Wallenius Wilhelmsen profits from shortage of car-carriers

Scandinavian automotive logistics and shipping line, Wallenius Wilhelmsen ASA, saw profits climb by 22% for the full year 2023. Although other parts of the business performed satisfactorily, the core car-carrying shipping operation boomed. Wallenius Wilhelmsen said that this was due to the fact that the market for car carriers “remains tight and there is still more volumes than tonnage capacity and all vessels are fully utilized”. Rates continue to fluctuate from quarter-to-quarter but have remained at a high level all year as demand is greater than supply. 

It is not just China that is generating this demand. Exports from Japan were 9.9% higher in the fourth quarter year-on-year and for the full year South Korean volumes were up 17.7%. However, the growth of Chinese exports and in particular electric vehicles, is the key event that has increased ‘car equivalent units per mile’ which in-turn has driven-up demand for car-carriers. In volume terms Chinese automotive exports were up 17.7% year-on-year in the fourth quarter of 2023. 

The high prices in the market are sustained by the modest level of expansion in the fleet of car-carrier vessels.  Quoting the ship-broker Clarkson’s, Wallenius Wilhelmsen said that just seven large car-carriers were delivered in the fourth quarter of 2023 out of a total fleet of 767. However, the order-book has ballooned in recent months to 192 vessels, representing “approximately 37% of the global fleet in capacity terms” with these ships due to be delivered between the second-half of 2024 and 2028. What may be worse for the existing car-carrier providers, many of the new vessels are to be delivered to what used to be called ‘industrial carriers’ which are subsidiaries of Chinese car manufacturers. One of the first Chinese automotive producers to start its own services is BYD, which commenced sailings between China and Europe in January using a new car-carrying ship to move 5,000 of its own electric vehicles.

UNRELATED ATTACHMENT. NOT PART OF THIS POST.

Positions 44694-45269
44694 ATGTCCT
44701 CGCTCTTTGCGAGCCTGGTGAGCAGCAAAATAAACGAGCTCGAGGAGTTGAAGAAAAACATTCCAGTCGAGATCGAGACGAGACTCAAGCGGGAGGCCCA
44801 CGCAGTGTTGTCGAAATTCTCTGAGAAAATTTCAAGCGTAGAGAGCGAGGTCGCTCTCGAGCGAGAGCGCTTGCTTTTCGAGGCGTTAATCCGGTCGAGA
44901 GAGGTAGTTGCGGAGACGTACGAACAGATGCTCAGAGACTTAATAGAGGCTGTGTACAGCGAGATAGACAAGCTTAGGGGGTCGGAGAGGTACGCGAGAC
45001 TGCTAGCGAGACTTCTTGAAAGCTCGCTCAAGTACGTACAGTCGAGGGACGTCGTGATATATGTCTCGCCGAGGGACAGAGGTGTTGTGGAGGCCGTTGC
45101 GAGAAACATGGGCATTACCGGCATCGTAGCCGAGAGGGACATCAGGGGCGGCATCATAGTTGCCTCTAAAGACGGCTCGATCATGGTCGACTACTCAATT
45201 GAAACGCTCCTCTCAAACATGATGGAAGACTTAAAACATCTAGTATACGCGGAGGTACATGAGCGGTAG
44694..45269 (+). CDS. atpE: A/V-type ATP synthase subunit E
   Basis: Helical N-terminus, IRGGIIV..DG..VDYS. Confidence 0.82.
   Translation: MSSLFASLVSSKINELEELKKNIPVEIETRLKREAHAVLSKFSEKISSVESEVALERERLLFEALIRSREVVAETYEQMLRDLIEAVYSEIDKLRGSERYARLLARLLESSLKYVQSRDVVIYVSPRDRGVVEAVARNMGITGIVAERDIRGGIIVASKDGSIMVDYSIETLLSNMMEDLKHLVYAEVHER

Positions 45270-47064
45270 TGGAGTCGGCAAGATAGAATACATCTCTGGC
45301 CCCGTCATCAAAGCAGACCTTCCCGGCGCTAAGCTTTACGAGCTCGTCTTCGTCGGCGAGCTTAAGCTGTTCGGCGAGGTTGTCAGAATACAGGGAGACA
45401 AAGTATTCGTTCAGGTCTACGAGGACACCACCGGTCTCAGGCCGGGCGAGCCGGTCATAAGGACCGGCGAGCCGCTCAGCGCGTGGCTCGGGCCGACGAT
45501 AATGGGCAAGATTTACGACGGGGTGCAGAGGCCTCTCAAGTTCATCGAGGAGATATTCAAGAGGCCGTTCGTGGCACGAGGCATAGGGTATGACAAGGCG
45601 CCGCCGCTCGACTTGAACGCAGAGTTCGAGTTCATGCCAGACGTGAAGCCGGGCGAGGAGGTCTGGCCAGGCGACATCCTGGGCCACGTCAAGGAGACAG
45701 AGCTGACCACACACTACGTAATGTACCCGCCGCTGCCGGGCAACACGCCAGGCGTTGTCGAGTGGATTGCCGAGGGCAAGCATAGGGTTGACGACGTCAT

Logic suggests that the high freight-rates in the car-carrier market will not be sustained in the face of a wave of new ships. However, in reality it is unclear what impact the new-ships being delivered to the ‘industrial carrier’ operations of the Chinese electric vehicle manufacturers will have on the general market.

Author: Thomas Cullen

Source: Ti 

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